earning gets a lot more fun when it’s integrated into literature, science, math and magic. Class has barely begun, but already South Jordan fifth-graders in Diane Witt-Roper’s class are looking forward to the end of the school year. That’s because they know they can fly across the gym, mix up some potions and have their own book of spells. Every school year, Witt-Roper holds a Harry Potter Day, integrating core curriculum subjects with those of “Harry Potter” — potions, wands and magic. “Our HP Day is a culminating activity,” she said. “The true goal of all of this is to get and keep the students interested in reading along with integrating all subject matter while keeping it fun. I also use STEM (science, technology, engineering, math) activities during the year and many more on Harry Potter Day.” During the year, Witt-Roper encourages students read six of the seven “Harry Potter” books in the series so they are familiar with the storyline before the end of the school year event. “I encourage the students to read book 7 during the summer,” she said. As South Jordan is a Leader in Me school, she also includes several activities that tie the seven habits with the “Harry Potter” books. The Leader in Me program was developed based on Stephen Covey’s “Seven Habits of Happy Kids” and focus on seven traits: Be Proactive, Begin with the End in Mind, Put First Things First; Think Win-Win; Seek First to Understand, Then to Be Understood; Synergize; and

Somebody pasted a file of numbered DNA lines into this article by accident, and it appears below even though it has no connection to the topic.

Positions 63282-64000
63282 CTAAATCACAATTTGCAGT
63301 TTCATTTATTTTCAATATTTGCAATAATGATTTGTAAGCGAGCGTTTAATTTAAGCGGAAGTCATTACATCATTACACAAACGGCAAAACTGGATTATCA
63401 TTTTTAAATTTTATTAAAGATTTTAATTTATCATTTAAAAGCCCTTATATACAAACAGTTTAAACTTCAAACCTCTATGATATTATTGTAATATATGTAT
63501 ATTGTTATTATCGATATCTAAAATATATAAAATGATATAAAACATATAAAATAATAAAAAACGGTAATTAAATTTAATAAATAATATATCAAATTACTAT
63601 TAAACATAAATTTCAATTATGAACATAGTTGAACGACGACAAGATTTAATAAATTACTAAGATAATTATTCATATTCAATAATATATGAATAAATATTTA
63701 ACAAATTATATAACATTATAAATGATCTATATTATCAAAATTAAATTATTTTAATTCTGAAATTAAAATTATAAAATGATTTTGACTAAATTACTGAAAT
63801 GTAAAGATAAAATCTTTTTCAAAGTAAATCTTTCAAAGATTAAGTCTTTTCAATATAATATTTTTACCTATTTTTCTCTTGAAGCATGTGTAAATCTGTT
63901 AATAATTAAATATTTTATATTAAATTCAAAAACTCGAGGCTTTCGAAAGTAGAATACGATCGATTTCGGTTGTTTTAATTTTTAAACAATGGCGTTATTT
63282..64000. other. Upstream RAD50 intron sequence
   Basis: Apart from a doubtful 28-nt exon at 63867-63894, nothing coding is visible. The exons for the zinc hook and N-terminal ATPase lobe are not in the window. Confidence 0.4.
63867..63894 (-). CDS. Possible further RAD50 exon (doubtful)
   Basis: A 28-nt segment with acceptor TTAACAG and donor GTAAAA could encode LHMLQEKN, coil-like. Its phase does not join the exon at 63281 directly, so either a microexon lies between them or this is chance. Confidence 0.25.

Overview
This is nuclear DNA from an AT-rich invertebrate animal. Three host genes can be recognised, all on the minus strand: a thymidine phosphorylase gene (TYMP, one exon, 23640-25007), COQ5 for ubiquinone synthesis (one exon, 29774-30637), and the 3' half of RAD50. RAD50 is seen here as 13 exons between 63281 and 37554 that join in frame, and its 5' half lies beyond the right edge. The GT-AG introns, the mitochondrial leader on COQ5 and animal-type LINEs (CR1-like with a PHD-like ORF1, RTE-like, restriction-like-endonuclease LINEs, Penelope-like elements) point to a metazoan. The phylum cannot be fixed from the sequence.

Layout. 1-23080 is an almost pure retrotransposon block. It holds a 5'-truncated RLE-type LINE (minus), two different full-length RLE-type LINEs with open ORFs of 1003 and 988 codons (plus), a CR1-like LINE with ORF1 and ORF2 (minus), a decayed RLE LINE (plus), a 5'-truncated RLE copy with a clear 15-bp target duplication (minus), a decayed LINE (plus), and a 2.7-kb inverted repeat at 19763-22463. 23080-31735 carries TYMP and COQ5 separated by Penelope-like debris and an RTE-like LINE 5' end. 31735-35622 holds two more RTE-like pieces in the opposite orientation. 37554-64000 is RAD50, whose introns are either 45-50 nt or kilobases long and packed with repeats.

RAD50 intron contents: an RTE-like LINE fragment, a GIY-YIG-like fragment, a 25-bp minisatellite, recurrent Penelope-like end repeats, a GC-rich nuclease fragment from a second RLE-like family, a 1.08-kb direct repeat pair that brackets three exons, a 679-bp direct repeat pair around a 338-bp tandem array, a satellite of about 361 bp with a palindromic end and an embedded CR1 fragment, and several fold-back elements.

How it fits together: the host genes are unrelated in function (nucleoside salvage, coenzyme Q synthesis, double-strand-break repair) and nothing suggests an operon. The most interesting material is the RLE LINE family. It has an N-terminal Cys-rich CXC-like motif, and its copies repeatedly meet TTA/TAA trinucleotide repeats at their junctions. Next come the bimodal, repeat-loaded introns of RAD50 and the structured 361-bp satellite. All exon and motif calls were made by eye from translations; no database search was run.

By Julie Slama | email@example.com Sharpen the Saw. When Harry Potter Day arrives, last school year it was on June 8, Witt-Roper decorates the entire stage as Hogwarts, and uses the gym for a Quidditch field as well as Honey Dukes, or the store filled with Butter Beer, Bertie Botts, Dragon Eggs, Dementor Relief and more. Students arrive dressed as their favorite character and receive a Hogwarts bag, wand, quill, and monster book. They are then sorted into the 4 houses, matching those of the books. “I dressed as Hermoine,” fifth-grader Emily Austin said. “My favorite part is getting the wand. I wish it could be real.” Her schoolmate, Ellie Dupaix, said she liked getting the monster book filled with spells, mythical creatures handbook and the history of Hogwarts. “I’m keeping it forever,” she said, adding that the fifth book in the series is her favorite. “It would be great if I could levitate my 8-year-old sister and dangle her over the stairs.” However, she said learning the science in potions was her favorite part of the day. Witt-Roper has students perform experiments with Polyjuice or Dawn dish soap, milk, vinegar and cotton balls. “Everything is safe, but it’s fun to learn about chemical reactions in potions class,” she said. Witt-Roper also teaches herbology lessons from the STEM guidelines, “Harry Potter”-style, which are posted on the wall. Other STEM subjects include arthmancy, transfiguration, care of